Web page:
We're very happy to announce a growing partnership
between the Sharing Gardens and the Luckiamute Valley Charter School Gardening Program.
The head gardening teacher, Lua Siegel, is a real gem and shares so many of our values and vision for a healthier, mutually-caring world.
The two school gardens (grade school and middle school) are grown using organic methods. Lua coordinates with the school's science teachers to create relevant lesson-plans
. LVCS Garden projects have included such diverse activities as building Hugelkulture mounds
and using hydroponic tables
to grow winter greens. (Left: a child from LVCS sampling collards, right out of the garden!)The garden program has a regular feature of exposing kids to new foods
, either plain, or in recipes the students help prepare themselves. Last fall, the school gardens produced enough surplus tomatoes for them to preserve through canning. These were then used to cook meals for the students throughout the winter. Lua's program is truly full-circle: from seed to table. (Rt: a platter of foods to sample)
Lua is always finding new ways to encourage participation from the parents in the school community. This year she has secured funding to install ten cedar raised beds at the homes of ten school families.
Any parent who volunteers at all in the school gardens has been entered in a drawing to win one of the raised beds. (LFT: more sample foods from the school gardens)
The Sharing Gardens is supporting Luckiamute VCS both through a cash grant and by growing 'starts' both for the gardens at school and for the families who receive a raised bed from the drawing.
Our only regret in this partnership is that our gardens are so far apart. (They're about an hour's drive north of us). (That's Lua and llyn with last year's starts-to the right)
We met Lua several years ago when she answered a Craig's list ad we placed, giving away free building materials for another garden program she was overseeing at the time. One thing we've always appreciated about her is her commitment to reciprocity, or "mutual generosity"
. Early on in our relationship she began asking us if there was anything we
needed. Over the years she has loaded her pick-up truck with leaf-mold (compost made from decomposing leaves) that she purchases from a local organic farm (who makes it from surplus leaves gathered by city-workers in Corvallis). The leaf mold is an excellent mulch for our potatoes and other heavy feeders as the plants receive a slow-release fertilizer as we water through it. (More student food sampling - Left)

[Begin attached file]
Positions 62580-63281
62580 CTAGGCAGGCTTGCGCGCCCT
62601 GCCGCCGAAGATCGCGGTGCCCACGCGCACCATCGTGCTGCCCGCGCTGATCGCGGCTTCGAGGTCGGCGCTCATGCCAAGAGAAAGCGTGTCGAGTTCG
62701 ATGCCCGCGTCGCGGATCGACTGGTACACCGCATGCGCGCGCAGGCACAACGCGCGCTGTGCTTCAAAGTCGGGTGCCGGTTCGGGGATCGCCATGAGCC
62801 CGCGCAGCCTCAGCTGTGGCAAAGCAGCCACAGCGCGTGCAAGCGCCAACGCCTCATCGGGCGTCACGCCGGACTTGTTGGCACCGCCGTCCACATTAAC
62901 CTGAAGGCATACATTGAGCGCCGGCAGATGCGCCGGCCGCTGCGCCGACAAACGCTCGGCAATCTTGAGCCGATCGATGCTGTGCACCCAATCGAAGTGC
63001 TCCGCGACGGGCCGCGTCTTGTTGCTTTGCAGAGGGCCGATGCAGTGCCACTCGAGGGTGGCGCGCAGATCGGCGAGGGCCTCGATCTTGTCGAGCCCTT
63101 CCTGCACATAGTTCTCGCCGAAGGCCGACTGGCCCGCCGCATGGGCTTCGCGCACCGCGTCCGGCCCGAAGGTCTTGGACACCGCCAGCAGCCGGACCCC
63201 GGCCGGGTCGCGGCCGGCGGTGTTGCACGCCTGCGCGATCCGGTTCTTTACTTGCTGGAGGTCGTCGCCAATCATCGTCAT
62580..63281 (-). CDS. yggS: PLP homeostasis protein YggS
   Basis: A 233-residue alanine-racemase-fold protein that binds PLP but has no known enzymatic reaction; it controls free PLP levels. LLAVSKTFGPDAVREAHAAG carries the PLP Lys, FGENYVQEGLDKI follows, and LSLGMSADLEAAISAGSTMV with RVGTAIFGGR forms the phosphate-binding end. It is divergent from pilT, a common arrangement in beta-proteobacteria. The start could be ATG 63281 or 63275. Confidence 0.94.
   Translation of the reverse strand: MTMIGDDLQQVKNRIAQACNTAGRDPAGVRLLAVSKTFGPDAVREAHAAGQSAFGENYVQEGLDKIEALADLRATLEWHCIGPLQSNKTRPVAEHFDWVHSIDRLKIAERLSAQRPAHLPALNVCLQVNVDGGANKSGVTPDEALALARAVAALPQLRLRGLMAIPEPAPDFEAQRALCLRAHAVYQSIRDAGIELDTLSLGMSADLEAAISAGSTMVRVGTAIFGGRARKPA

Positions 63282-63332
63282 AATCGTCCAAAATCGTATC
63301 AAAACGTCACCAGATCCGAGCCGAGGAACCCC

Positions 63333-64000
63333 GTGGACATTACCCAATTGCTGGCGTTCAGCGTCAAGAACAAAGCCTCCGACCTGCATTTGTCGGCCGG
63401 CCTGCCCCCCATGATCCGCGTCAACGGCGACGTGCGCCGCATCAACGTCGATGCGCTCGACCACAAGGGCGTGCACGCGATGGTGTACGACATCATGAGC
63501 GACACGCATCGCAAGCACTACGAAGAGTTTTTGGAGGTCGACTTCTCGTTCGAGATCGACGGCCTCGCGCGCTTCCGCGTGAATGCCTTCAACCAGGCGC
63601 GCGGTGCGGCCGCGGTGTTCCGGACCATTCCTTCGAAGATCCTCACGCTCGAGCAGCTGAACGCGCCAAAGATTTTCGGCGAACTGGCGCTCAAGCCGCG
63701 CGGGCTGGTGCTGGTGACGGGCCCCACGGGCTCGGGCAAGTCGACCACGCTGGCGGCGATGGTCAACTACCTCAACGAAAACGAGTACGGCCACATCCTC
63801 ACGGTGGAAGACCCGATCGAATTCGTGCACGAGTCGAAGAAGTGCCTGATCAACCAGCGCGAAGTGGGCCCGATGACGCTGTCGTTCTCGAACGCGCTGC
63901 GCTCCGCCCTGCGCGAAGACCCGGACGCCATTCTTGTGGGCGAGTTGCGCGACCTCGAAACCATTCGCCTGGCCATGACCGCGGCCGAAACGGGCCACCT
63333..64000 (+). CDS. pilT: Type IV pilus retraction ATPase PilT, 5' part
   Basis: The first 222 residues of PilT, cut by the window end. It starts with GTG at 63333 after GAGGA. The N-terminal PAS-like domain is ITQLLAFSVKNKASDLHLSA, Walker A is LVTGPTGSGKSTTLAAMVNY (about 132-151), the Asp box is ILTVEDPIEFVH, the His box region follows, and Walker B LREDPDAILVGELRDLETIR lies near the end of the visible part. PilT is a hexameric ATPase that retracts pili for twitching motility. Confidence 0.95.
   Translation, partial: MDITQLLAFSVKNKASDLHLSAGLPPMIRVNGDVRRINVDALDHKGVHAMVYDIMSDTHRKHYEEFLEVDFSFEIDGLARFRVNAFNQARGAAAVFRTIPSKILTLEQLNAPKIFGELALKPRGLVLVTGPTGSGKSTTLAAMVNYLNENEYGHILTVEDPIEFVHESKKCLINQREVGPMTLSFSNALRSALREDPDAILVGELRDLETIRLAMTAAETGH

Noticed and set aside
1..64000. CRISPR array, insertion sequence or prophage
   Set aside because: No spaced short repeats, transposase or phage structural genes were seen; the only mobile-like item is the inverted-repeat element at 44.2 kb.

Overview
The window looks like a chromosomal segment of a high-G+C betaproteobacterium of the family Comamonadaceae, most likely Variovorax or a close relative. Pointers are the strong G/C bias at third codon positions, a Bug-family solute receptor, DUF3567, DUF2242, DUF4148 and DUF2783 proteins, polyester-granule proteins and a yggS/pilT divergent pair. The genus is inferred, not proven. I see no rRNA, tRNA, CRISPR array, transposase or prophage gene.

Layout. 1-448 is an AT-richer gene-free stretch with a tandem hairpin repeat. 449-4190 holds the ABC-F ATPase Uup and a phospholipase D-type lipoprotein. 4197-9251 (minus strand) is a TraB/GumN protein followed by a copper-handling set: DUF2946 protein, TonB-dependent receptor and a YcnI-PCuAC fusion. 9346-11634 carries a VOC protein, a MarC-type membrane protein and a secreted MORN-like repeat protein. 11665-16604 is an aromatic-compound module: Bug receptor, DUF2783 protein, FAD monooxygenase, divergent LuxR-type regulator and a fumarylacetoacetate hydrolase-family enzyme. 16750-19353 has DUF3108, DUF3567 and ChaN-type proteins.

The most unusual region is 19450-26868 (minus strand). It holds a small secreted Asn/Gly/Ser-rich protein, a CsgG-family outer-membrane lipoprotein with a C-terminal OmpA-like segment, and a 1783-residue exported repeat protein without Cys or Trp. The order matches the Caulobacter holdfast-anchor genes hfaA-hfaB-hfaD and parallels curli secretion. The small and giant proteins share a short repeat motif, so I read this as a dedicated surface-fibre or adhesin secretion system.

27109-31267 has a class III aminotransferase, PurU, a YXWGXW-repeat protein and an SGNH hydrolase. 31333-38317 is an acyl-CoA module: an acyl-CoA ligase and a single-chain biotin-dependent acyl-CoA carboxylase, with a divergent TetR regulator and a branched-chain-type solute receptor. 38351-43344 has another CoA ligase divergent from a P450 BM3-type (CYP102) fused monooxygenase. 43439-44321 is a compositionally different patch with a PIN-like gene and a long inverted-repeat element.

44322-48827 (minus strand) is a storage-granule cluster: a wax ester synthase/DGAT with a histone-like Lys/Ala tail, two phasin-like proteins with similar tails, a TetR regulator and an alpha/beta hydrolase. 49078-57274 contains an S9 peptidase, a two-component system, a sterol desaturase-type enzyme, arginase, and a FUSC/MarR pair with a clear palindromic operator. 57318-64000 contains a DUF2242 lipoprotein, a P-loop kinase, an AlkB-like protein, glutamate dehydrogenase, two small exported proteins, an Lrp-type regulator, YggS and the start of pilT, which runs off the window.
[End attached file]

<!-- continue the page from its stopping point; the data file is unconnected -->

|Lua, unloading leaf mold compost, 2022.|
It just so happens Lua will be bringing us a load of leaf-mold at the end of the month for college students to unload for us. This leads us to another partnership we have in the community: Oregon State University, in Corvallis,
invited us to participate in another "service learning" project with one of their Soil-science classes this spring. Service Learning
is a great OSU program where students receive college credit for performing relevant volunteer work in the surrounding community Service Learning LINK
. We've been hosting groups since 2013
: six students for four hours. They learn a bit about organic gardening, feel the joy of being in service and get a lot done!
|OSU service-learning students loading buckets of compost to build squash mounds.|
|Turning the compost piles...|
|...and bringing in the harvest.|
With the Luckiamute Valley Charter School garden program, we're just really grateful to have a found such an appreciative outlet for the Sharing Gardens surplus 'starts' and other resources we can channel their way.
For more information, here is their Facebook page.
Blessings to all who are reading this. Llyn and Chris
Reading about these mutual generosity relationships and interconnectedness of communities really lifts my heart!ReplyDelete